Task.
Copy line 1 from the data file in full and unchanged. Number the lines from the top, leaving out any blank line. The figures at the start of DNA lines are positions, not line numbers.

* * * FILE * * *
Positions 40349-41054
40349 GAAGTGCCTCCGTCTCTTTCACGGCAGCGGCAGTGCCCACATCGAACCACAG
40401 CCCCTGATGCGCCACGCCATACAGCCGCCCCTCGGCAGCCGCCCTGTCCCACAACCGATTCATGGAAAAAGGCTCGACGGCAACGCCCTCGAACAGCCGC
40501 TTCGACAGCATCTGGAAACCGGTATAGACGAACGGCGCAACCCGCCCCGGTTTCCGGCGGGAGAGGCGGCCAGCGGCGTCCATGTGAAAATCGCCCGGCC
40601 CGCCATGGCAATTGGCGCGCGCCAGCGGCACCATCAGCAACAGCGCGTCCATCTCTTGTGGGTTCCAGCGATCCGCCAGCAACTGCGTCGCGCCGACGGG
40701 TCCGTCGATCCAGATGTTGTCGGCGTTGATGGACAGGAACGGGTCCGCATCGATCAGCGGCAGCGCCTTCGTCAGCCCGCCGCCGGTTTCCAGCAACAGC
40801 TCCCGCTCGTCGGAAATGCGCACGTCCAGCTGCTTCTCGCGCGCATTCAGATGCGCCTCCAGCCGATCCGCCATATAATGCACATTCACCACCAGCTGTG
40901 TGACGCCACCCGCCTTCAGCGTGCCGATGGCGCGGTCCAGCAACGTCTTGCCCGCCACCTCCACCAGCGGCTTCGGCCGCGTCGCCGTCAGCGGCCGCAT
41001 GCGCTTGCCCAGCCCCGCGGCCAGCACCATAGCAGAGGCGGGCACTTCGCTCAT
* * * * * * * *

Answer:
Positions 40349-41054